Also at around age six, children start to lose their baby teeth. The roots slowly get weak, and the tooth falls out. It’s okay for children to wiggle their primary teeth if they are loose. It’s not okay to use force to pull out a tooth that’s not ready to come out. When a tooth comes out at the right time, there will be very little bleeding.

Permanent teeth often look more yellow than primary teeth. This is normal. But it could also be caused by medicine your child took, by an accident that hurt a primary tooth, or by too much fluoride. Ask your dentist about this when you go for a dental exam.

Teens

For teenagers, the basic rules apply but they’re also in the age range for braces, so it’s extra important to have good dental care habits. Teens face additional challenges that can impact their oral health.

Wisdom Teeth

These molars in the back of the mouth usually appear between the ages of 17 and 21, although they can begin causing problems as early as age 13. Your dentist can tell whether your wisdom teeth have enough space or if they should be removed.

Puberty

The increase in female hormones can raise the blood flow to the gums. This can change the way gum tissue reacts to bacteria (plaque) and inflammation. The gums can sometimes bleed during brushing and flossing.

Grills and Tooth Jewels

Grills are usually removable metalwork that fits over teeth. Tooth jewels are glass crystals or gold and are glued to teeth and can stay attached for as long as a year.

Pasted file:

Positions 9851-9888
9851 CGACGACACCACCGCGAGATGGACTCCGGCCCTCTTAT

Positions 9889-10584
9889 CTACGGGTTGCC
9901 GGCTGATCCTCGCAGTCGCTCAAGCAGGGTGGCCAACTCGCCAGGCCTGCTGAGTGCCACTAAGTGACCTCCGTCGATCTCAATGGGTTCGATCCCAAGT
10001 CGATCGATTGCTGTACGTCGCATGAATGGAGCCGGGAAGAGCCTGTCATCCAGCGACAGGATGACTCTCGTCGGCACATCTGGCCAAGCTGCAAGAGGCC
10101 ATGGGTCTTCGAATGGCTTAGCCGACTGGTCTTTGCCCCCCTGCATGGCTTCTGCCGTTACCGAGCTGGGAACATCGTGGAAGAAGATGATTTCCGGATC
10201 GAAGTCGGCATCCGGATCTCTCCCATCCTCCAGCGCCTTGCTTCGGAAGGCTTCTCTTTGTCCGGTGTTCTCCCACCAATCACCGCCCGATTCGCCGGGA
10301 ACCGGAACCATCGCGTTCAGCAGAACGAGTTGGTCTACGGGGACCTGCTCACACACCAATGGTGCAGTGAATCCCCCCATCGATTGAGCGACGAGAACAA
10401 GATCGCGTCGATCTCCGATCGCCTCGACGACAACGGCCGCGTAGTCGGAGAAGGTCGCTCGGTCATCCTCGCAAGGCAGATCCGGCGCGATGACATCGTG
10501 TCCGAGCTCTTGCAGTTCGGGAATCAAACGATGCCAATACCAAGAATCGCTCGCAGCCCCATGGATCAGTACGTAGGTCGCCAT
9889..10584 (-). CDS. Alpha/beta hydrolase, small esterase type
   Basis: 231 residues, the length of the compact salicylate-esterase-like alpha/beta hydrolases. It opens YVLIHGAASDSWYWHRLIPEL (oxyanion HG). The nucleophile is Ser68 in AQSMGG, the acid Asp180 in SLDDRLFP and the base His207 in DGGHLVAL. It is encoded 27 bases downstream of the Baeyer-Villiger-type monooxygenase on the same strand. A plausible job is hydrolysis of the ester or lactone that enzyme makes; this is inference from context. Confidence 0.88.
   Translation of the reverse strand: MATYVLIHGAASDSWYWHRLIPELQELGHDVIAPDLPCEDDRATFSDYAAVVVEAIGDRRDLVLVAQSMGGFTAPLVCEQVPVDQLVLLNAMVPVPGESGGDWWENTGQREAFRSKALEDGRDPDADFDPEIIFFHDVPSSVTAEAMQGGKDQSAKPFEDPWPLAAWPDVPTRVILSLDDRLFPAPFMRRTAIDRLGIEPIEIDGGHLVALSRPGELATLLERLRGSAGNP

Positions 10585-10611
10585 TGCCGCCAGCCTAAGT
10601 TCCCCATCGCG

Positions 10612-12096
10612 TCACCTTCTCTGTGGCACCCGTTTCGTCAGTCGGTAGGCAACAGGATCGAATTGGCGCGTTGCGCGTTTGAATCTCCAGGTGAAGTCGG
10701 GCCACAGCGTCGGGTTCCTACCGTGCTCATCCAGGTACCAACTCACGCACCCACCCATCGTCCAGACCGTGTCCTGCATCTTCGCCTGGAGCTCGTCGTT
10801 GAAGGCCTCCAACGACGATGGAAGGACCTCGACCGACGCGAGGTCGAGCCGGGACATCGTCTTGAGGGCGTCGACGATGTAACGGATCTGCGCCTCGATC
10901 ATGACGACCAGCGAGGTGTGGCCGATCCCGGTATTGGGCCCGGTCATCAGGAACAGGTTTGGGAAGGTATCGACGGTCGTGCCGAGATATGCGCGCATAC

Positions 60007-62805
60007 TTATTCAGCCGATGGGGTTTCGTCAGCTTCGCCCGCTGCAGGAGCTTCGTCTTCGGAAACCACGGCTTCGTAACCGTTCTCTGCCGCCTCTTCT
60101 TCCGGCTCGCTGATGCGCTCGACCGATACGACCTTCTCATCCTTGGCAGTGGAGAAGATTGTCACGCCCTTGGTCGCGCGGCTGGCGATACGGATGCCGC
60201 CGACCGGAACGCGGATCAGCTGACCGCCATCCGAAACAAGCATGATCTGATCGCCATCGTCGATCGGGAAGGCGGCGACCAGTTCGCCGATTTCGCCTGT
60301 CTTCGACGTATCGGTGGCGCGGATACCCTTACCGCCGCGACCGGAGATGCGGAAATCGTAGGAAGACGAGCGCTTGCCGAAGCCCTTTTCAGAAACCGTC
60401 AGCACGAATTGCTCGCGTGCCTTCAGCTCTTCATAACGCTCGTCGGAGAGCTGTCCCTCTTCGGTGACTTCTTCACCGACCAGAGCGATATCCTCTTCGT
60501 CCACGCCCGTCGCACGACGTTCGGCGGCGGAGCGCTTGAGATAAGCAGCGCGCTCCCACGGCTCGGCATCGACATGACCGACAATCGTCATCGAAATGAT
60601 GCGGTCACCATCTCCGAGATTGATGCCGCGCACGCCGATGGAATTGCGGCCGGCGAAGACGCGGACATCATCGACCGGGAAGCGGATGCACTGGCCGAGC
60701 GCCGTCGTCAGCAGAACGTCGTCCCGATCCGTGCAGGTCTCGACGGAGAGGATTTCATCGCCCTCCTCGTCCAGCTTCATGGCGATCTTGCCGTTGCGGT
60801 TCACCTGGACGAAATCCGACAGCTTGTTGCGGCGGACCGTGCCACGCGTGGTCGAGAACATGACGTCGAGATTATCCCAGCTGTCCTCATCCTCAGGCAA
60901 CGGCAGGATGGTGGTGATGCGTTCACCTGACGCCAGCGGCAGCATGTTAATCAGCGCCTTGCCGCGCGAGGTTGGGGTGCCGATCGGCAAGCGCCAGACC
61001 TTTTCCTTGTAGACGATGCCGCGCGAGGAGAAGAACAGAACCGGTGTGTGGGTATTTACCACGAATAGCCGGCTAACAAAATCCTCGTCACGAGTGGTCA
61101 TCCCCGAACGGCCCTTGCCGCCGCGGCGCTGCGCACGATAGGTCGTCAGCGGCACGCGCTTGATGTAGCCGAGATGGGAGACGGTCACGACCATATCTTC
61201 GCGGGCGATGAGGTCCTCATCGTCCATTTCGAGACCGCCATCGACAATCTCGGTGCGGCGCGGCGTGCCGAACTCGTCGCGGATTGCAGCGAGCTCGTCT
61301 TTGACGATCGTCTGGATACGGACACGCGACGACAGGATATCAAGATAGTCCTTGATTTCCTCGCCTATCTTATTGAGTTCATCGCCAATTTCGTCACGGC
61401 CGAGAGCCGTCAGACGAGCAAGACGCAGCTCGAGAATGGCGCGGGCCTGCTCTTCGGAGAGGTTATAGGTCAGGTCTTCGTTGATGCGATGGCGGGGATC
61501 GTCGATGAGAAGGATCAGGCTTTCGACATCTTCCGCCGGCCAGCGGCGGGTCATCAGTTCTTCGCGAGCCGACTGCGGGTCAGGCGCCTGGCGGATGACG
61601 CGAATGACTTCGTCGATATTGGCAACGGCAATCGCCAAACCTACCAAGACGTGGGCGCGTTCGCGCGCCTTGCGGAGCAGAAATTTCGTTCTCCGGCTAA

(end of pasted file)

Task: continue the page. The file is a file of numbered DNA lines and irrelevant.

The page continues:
Both these cosmetic treatments can result in inflammation of the gums and other mouth irritation. Talk to your dentist first about the safest choices and proper care and cleaning.

Oral Piercings

These can produce infections, uncontrollable bleeding, nerve damage and can cause gums to recede. Metal jewelry can also chip or crack teeth. Talk to your dentist first about the safest choices and proper care and cleaning.

Smoking and Vaping

Smoking and vaping can have a serious impact on your oral health. They can:

  • Stain your teeth and gums.
  • Contribute to bad breath.
  • Increase your risk of developing oral cancer and gum disease.

There are also oral health risks related to smoking or vaping cannabis. If you smoke or vape, let your dentist know. They need to monitor your oral health and keep a close eye on any inflammation and changes in your mouth.

Eating Disorders

Vomiting associated with eating disorders causes tooth decay, gum disease, and the loss of tooth enamel. Your dentist can treat your teeth, but if you think you have an eating disorder, it is recommended that you speak with your physician about it.

Reduce the risk

Learn more about dangers to your dental health and how to avoid them.

Start here.